another split grade question

Discussion in 'Enlarging' started by NewMexican, Feb 10, 2014.

  1. NewMexican

    NewMexican Member

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    I learned split grade printing from Les McClean and I'm a bit confused. Does it make a difference which grade you expose for first? Iknow it's suppose to be soft then hard but does it make any difference?
    charlie
     
  2. David Brown

    David Brown Subscriber

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  3. Bruce Osgood

    Bruce Osgood Membership Council Council

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    I learned from Les as well and it's as David said. But I also think in the long run it really doesn't matter.
     
  4. brian steinberger

    brian steinberger Subscriber

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    I think the argument for doing the soft exposure first is that the hard exposure then does not affect the highlights very much. As opposed to doing the hard exposure first the next exposure with the soft grade will make your blacks blacker. I found this to be mostly true. Each negative is unique though and I base my decision on which grade to use first based on the negative. If you do the hard exposure first try exposing for 1/3 stop less than the strip that gives you first sign of black. Then the next soft filter exposure will bring them down to where you want them.
     
  5. MattKing

    MattKing Subscriber

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    I usually start with the soft exposure, but if I am printing something like a high key portrait or a scene in fog, it works better to start with the high contrast first.
     
  6. kazuo

    kazuo Member

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    In Lambrecht, Woodhouse Way Beyond Monochrome 2e they put the curves of soft/hard and hard/soft exposures, the conclusion is, quoted from the book:

    They have a lot more to tell about split grade, so is a good ideia to get a copy of the book.
     
  7. ic-racer

    ic-racer Member

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    If you are printing with a large coldlight head, the temperature and light intensity of the second exposure are altered by the first exposure. There are a lot of ways to work around this problem (compensating timers, heaters, stabilizers, below the lens shutter, etc) One simple solution is to always do the same color first in the exposure sequence.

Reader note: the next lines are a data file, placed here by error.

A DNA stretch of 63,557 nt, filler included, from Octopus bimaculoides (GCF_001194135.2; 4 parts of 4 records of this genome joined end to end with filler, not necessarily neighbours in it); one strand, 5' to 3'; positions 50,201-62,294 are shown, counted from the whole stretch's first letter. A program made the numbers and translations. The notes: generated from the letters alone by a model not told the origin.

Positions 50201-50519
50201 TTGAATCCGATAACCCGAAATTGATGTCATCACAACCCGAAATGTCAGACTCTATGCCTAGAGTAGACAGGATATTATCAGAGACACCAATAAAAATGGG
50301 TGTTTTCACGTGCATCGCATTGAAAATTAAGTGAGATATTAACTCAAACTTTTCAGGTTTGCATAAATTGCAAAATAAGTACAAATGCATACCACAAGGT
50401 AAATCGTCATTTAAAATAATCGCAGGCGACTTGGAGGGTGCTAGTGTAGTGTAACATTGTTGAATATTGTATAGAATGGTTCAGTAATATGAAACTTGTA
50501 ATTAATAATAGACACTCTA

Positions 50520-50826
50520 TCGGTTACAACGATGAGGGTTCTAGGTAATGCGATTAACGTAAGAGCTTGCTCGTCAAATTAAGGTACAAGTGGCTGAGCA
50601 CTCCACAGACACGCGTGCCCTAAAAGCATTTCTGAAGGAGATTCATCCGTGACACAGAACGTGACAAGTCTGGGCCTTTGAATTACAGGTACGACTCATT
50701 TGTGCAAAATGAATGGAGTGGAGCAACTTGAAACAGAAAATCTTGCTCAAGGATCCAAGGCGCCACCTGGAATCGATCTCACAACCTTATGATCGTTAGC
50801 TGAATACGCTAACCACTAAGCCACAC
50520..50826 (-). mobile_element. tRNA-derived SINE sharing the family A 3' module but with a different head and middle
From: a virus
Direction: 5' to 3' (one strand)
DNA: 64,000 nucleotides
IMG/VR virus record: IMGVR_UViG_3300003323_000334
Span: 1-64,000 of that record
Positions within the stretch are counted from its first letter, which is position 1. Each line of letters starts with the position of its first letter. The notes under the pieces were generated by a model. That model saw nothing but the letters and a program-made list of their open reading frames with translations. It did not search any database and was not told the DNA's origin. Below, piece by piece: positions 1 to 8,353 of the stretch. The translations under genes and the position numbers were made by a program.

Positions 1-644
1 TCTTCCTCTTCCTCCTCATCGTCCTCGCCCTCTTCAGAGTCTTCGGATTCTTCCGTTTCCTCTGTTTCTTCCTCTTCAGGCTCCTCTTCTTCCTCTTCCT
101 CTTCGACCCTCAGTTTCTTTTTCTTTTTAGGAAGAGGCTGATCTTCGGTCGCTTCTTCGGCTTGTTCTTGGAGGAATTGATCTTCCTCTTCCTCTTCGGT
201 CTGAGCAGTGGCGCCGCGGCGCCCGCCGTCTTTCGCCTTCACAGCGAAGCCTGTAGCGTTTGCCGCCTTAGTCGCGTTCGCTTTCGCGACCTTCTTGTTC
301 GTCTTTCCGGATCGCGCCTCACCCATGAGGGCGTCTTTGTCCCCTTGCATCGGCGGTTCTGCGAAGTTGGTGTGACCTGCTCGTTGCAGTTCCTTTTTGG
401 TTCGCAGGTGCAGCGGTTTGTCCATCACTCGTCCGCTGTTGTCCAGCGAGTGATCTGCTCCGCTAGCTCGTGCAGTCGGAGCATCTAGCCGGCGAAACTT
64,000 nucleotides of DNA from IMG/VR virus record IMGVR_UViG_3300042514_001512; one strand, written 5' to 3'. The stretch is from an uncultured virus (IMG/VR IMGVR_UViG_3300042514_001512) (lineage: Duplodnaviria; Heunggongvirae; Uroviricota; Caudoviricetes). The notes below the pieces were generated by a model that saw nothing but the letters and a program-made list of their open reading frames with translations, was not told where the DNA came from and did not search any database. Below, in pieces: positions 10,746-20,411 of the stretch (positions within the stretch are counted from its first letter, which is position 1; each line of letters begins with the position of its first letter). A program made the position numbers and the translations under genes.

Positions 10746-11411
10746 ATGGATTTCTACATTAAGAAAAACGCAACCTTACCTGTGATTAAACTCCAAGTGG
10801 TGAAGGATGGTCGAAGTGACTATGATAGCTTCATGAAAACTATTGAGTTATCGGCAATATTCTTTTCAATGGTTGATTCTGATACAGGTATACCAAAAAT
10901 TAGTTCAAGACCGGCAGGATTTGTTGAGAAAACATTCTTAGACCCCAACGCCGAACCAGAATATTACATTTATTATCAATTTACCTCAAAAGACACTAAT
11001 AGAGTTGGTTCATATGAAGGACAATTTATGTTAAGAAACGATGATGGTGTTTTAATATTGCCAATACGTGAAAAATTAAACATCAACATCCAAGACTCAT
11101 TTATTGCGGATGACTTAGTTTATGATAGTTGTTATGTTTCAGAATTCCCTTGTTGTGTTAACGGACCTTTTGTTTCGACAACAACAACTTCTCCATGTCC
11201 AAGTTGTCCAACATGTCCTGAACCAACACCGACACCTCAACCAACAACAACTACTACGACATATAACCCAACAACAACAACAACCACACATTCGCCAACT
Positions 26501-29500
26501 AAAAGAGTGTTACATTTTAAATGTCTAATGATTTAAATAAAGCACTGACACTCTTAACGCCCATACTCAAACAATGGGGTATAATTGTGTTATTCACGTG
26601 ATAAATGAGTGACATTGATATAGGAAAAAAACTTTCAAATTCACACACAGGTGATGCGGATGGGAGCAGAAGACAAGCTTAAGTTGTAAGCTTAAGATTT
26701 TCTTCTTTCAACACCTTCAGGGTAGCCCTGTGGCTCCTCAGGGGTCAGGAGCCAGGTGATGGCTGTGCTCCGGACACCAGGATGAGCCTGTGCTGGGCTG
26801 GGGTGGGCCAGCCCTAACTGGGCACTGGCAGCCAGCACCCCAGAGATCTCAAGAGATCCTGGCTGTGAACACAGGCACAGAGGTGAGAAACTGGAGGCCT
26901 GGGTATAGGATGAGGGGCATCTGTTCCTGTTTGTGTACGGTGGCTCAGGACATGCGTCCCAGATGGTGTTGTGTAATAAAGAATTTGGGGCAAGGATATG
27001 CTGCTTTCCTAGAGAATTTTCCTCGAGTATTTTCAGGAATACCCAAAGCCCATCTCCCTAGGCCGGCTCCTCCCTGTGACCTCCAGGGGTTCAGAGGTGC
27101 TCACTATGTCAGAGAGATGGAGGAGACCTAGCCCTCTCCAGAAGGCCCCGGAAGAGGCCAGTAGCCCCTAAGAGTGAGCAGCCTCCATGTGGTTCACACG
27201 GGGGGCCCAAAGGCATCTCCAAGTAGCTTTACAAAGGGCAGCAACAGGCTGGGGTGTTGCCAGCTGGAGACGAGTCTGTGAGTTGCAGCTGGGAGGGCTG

8. Blighty

    Blighty Subscriber

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    It all depends on the contrast of the neg. If it's a contrasty/normal neg then I find soft exposure first is the best way to go. If it's a soft neg, better to determine the blacks first.
     
  9. Nicholas Lindan

    Nicholas Lindan Advertiser Advertiser

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    The order of exposure makes no difference whatsoever when making the final print.

    When making test strips it is best to determine the dominant exposure first.

    For low contrast negatives (making a high contrast print) first determine the high contrast (magenta) exposure for the desired shadows, then find the right exposure for the highlights with the low contrast filter.

    Conversely, for high contrast negatives (low contrast print) first determine the low contrast (yellow) exposure for the highlights, then move on to the shadows.

    The reason for this is that the dominant exposure will have an effect on the other end of the tonal scale: A long high contrast/shadows (magenta) exposure will have some effect on the highlights, but the short low contrast/highlights (yellow) exposure will have no effect on the shadows; A long low contrast (yellow) exposure will have some effect on the shadows but the shorter shadow (magenta) exposure won't effect the highlights.

    Experienced photographers often find themselves making lower contrast negatives (slightly overexposed and underdeveloped) and higher contrast prints. Generous film exposure is always a good idea. But, just as importantly, is the increase in linearity of the HD curve at higher contrast grades. Low contrast MG filtration invariably has flat spots in the curve, leading to poor detail in certain tones. If you print at -1 or 0 then you will find that detail disappears in the middle/dark greys - there is just a pool of fog where detail should be.